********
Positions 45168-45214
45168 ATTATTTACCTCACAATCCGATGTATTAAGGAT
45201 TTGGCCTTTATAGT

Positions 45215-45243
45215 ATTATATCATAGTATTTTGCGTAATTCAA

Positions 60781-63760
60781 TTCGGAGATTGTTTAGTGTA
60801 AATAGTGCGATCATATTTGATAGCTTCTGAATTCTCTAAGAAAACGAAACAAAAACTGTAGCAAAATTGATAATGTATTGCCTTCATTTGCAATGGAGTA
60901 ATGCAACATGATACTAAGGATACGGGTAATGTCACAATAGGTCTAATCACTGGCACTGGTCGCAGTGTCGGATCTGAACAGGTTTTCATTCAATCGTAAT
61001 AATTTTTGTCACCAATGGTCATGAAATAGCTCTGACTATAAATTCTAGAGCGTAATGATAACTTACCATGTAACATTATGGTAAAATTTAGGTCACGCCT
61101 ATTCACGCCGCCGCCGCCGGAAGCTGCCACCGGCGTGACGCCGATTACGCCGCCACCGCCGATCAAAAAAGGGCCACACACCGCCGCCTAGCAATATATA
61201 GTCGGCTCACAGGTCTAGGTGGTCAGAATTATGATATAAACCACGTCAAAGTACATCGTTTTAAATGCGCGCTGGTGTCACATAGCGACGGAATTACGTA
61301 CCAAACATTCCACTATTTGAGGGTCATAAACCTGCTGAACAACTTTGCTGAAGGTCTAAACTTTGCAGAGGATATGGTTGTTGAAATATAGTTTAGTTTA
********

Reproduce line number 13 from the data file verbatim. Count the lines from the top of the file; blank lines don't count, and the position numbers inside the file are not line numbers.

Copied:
61301 CCAAACATTCCACTATTTGAGGGTCATAAACCTGCTGAACAACTTTGCTGAAGGTCTAAACTTTGCAGAGGATATGGTTGTTGAAATATAGTTTAGTTTA